There is also a requirement to flush store queue during a lock cycle and an I/O cycle. Signal LOCK1˜ indicates that there is a true lock cycle. C2 indicates that it is an I/O cycle. CCRO indicates that the I/O's are to be flushed. All of these signals come into NAND gate 693 causing the output to go low and setting cross-coupled NAND gates 690 and 691 to cause output PQFLUSH˜ to be asserted. The reason for flushing the store queue is to avoid any inconsistency problem.
Turning first to FIG. 1, for purposes of illustration, assume that processor 11 makes several memory references to memory 12a through memory connector 17.
Referring to FIG. 2, processor 11 is shown as microprocessor 30 (and coprocessors 31 and 32) having a connection to memory connector 17 through data flow and ECC controller 41, and memory and bus controller 40. The data to be stored passes through data flow and ECC controller 41, while the addresses for the data flow through memory and bus controller 40. In this preferred embodiment, the byte enable (segment present) indicating which byte in a word is to be written is sent to both data flow and ECC controller 41 and memory and bus controller 40. The separation of the data and the address is arbitrary and could of course be together on a single chip in which event the byte enable would not be duplicated. Data is transmitted to memory in bytes because of upward compatibility of the software for personal computers from the very early personal computers which used an 8 bit (byte) word, and because many of the peripheral devices use an 8 bit (byte) word. The size of the segment (byte) is, of course, not limiting to this invention. The segment could be any arbitrary portion of a data word. For purposes of describing the operation of this invention, the designation "byte enable" will be used instead of "segment present" and "byte" will be used instead of "segment".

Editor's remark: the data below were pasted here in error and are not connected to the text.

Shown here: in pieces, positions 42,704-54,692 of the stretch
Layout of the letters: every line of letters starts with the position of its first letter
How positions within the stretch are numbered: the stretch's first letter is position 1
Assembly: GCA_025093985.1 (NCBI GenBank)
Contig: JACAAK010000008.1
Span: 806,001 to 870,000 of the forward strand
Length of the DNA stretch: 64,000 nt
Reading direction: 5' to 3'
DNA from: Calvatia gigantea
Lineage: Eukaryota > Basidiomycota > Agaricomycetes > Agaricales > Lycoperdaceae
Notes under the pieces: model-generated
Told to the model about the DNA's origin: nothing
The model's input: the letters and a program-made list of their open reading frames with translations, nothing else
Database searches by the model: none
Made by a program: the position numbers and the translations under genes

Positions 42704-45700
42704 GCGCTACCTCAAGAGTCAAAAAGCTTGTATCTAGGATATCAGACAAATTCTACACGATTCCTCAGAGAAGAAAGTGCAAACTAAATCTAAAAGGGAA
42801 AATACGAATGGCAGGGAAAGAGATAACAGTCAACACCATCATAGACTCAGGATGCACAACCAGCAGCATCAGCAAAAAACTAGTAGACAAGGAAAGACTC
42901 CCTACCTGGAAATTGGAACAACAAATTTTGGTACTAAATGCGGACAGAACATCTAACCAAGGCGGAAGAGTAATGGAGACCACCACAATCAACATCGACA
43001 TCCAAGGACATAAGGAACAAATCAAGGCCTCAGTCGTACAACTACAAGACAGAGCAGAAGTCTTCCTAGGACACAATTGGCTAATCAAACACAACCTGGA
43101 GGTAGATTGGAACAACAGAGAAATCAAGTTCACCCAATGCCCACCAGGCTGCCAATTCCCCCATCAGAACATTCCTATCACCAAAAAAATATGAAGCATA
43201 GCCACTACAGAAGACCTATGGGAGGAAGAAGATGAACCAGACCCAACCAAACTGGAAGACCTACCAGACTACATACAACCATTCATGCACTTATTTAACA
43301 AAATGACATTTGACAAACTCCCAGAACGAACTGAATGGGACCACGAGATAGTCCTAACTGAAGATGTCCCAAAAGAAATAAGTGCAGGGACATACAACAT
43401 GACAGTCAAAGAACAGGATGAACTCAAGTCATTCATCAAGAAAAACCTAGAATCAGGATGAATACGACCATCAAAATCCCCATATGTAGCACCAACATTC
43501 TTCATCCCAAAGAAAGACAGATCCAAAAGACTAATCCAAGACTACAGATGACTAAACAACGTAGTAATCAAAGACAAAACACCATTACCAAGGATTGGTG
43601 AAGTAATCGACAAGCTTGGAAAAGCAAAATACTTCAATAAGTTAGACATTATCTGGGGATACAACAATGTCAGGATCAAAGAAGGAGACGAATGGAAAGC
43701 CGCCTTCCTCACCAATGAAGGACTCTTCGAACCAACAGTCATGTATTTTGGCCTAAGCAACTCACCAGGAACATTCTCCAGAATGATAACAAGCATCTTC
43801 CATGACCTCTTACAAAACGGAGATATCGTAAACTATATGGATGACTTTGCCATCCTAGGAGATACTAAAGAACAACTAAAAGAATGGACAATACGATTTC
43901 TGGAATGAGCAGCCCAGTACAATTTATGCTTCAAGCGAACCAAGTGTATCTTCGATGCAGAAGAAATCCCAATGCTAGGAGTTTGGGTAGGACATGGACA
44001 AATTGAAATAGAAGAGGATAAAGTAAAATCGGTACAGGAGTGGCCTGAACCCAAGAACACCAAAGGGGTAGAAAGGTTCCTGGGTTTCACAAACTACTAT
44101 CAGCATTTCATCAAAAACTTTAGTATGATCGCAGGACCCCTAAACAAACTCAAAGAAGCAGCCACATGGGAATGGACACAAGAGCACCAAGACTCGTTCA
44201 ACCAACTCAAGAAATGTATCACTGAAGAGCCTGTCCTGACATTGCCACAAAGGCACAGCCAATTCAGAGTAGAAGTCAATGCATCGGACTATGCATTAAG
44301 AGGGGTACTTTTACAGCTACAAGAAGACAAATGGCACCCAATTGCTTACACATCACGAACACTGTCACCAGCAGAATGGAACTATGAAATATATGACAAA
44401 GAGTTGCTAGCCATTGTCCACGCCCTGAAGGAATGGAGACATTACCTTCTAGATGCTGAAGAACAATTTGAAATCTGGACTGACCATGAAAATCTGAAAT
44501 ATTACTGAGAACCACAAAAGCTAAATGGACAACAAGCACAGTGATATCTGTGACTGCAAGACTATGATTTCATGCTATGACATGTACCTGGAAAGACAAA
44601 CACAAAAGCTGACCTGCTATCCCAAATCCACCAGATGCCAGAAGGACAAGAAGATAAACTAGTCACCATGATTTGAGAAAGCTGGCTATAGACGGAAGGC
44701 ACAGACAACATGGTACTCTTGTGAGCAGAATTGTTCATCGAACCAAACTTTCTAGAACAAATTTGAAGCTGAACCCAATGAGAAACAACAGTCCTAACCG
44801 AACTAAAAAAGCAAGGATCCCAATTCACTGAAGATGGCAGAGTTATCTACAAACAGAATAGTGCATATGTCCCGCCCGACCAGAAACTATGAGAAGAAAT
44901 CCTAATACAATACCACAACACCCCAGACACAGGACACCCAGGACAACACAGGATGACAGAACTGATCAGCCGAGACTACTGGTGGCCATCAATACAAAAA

FIG. 4 illustrates the overall store queue for data and also for addresses. The first byte of data comes into temporary word 115. At the same time, the address of that byte of information comes into the address temporary word 423 of FIG. 19. Byte enable signals (BEN0˜-BEN3˜) are sent to byte present temporary word 113 (FIG. 8) and also byte present temporary word 421 in FIG. 15. The byte enable in FIG. 8 is synchronized in time with the data signal through latches 152-155, using signal LAT˜ from control 428 of FIG. 35 (see also FIG. 37). Cache controller 35 utilizes a posted write technique which requires that the write data, address and byte enable be immediately transferred so that other computer operations can take place. The posted write necessitates that the data, address and byte enable be stored in these temporary registers. The next step to be taken is for the contents of the temporary registers to be transmitted into the store queue. The store queue is made up of a data store queue, an address store queue and byte enable store queue.
The address from the address temporary word 423 (FIG. 19) must be compared to the current address to determine whether the byte storage will be made at the same address as the current address. If signal SQEQADD, output from NOR gate 473 in FIG. 19 is true, the incoming address equals the current address. FIG. 20 illustrates logic block 468 from FIG. 19, and FIG. 21 illustrates logic block 474 from FIG. 20. FIG. 21 schematically demonstrates the comparison between incoming address D0-D3 with latched address Q0-Q3, in exclusive NOR gates 468-489 to yield bit comparisons at terminals X0-X3, respectively. These terminals may be seen in FIG. 20 where their outputs are sent to NAND gate 476 with its output designated as "Z". The Z output of each of logic blocks 468-471 in FIG. 19 serves as an input to 0R gate 473 which yields signal SQEQADD. In that manner, the comparison between the incoming address and the present address is made.